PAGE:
Hassan Rouhani : Collapsed State Housing in Iranian Quake Shows Corruption

The ease with which some state-built homes collapsed in Sunday’s earthquake in western Iran showed corrupt practices when they were constructed, Iranian President Hassan Rouhani said on Wednesday in a sentiment shared by many ordinary Iranians, Reuters reports.

“That a house built by (ordinary) people in the Sarpol-e Zahab region has remained standing while in front of it a government-built building has collapsed is a sign of corruption. It’s clear there has been corruption in construction contracts,” Rouhani told a cabinet meeting, state media said.

Rouhani said on Tuesday that any shortcomings in government constructed buildings in the earthquake zone will be punished. Mohammad Hossein Sadeghi, the prosecutor general in Kermanshah, the largest city in the earthquake zone, said on Wednesday that the quality of construction of new buildings that were heavily damaged would be investigated and charges may be brought against anyone deemed responsible.

“If there are any problems with the construction, the individuals who were negligent must answer for their deeds,” Sadeghi said, according to the Iranian Students’ News Agency (ISNA).

An arrest warrant has been issued for a contractor responsible for a recently built hospital which was heavily damaged in the town of Islamabad-e Gharb, parliamentarian Heshmatollah Falahatpisheh said on Tuesday, according to the Iranian Labour News Agency (ILNA). Some of the houses which collapsed in an earthquake that killed at least 530 people and injured thousands of others were built under an affordable housing scheme initiated in 2011 by Rouhani’s predecessor, Mahmoud Ahmadinejad.

During his presidency, Ahmadinejad initiated a major plan to provide low-cost housing across the country — an initiative that has long faced many criticisms for the quality of construction and other issues. After taking office in 2013, Rouhani, who was among the critics of the Mehr Housing Scheme, said that despite his opposition to the plan, he was committed to completing the homes that had been promised. Now, while conservative newspapers and outlets have kept their silence regarding the Mehr Housing Scheme and are complaining about the government’s lack of speed in aiding people, Reformist newspapers are pointing the finger at Ahmadinejad as the man who caused the many deaths in Kermanshah. In this vein, Reformist newspaper Hamdeli wrote November 14:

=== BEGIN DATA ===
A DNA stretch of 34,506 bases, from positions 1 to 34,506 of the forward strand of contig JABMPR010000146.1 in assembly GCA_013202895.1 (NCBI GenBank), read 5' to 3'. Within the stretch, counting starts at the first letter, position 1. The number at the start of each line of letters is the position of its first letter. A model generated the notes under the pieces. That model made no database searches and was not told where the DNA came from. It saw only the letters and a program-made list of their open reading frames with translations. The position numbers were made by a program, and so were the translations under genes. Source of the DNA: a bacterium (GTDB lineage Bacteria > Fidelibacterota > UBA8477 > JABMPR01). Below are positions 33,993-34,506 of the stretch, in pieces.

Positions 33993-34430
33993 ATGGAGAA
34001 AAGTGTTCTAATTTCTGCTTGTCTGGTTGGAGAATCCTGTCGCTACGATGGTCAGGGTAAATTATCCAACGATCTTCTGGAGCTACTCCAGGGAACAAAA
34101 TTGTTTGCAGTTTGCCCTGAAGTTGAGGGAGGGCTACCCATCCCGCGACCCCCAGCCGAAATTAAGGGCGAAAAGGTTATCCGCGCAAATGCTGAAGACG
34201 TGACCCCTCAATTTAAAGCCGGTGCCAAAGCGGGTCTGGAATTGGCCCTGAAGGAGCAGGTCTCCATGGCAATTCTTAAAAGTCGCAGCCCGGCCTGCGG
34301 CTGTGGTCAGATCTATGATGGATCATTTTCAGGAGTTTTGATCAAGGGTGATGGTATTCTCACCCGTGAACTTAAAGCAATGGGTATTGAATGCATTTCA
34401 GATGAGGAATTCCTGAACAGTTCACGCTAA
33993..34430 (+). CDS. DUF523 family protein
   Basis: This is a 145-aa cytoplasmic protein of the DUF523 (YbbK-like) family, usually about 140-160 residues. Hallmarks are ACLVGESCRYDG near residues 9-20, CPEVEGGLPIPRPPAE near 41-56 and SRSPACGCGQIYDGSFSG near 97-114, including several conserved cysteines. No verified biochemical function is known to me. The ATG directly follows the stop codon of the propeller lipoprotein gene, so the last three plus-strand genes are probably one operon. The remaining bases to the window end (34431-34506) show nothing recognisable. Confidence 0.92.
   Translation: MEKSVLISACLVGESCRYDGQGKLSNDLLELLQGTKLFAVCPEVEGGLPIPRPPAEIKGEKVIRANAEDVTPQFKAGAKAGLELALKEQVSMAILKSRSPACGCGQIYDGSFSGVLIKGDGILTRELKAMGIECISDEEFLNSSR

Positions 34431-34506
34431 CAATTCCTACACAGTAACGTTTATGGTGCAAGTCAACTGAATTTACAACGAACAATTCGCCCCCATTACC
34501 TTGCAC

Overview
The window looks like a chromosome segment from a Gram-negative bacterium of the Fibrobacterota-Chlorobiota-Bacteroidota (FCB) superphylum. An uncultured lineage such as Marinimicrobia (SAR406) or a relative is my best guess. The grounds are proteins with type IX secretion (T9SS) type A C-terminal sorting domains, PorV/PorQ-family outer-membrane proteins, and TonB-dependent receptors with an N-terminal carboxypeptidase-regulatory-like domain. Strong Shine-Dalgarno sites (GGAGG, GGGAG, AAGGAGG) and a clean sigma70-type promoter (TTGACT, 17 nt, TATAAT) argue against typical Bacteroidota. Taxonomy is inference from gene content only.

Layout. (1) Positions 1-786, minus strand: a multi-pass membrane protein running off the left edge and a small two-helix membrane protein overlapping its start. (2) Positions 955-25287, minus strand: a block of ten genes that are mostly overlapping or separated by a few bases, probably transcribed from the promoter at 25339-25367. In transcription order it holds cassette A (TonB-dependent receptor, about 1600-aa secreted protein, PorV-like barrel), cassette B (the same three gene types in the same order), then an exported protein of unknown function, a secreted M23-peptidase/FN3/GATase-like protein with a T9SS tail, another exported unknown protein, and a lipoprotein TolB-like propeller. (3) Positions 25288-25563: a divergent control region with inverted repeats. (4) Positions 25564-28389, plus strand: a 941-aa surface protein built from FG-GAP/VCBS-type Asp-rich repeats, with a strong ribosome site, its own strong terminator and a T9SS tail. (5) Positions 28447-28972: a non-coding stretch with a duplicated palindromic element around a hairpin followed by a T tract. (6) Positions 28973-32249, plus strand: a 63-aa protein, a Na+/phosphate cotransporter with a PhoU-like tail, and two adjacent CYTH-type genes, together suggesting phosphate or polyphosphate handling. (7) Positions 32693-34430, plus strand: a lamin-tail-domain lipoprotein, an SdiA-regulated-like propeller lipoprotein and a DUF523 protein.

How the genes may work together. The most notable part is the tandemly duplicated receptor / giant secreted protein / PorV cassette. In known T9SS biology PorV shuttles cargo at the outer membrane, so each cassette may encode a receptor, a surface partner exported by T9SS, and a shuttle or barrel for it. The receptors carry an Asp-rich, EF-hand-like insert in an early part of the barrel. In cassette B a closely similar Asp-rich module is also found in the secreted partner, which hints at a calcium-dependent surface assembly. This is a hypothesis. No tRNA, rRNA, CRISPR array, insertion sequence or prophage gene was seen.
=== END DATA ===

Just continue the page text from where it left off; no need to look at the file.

“The Mehr Housing [Scheme] is precisely the example of mismanagement of an administration that sought to announce at any price that it was in favor of poor people. Mahmoud Ahmadinejad and all the people involved in building the Mehr Housing [units] and all the contractors who have been part of these projects must be put on trial,” the report said.

Rouhani launched an investigation Tuesday into why government housing built by his hard-line predecessor collapsed while others withstood a powerful earthquake near the border with Iraq that killed more than 530 people. In the Kurdish town of Sarpol-e-Zahab, which was reconstructed in the decades since the 1980s war with Iraq, the outer walls of apartment complexes tumbled away in the magnitude 7.3 earthquake Sunday night.

“Other buildings near our apartment are not damaged as much because they were built privately,” said Ferdows Shahbazi, 42, who lived in one of the Mehr buildings. She sarcastically added: “This is ‘kindness’ as the name suggests very well!”

Ahmadinejad’s official channel on the messaging app Telegram, which is popular in Iran, called the accusations “media slander” and said those who circulated photos and videos of damaged Mehr homes were “clumsy charlatans.”

Ahmadinejad adviser Ali Akbar Javanfekr also wrote on a website for allies of the former president: “Heavy waves of propaganda against Mehr are aimed at covering up the weakness and inefficiency of the (Rouhani) administration in helping quake-hit people.”

Meanwhile, the Islamic Revolution Guards Corps (IRGC) plans to construct dozens of residential units for quake-hit people in Iran’s western province of Kermanshah, a senior official at Basij (volunteer) Student Organization, affiliated to the IRGC, announced.

Speaking to the Tasnim News Agency, Sadeq Monfared said some volunteer groups are ready to help provide accommodation for those made homeless by Sunday’s massive earthquake in Kermanshah. He added that 50 volunteer groups from across the country have announced their readiness to contribute to relief operations and rebuild quake-hit areas in the province. The official went on to say that based on the capabilities of the volunteer groups and the IRGC, they will build residential units for those made homeless.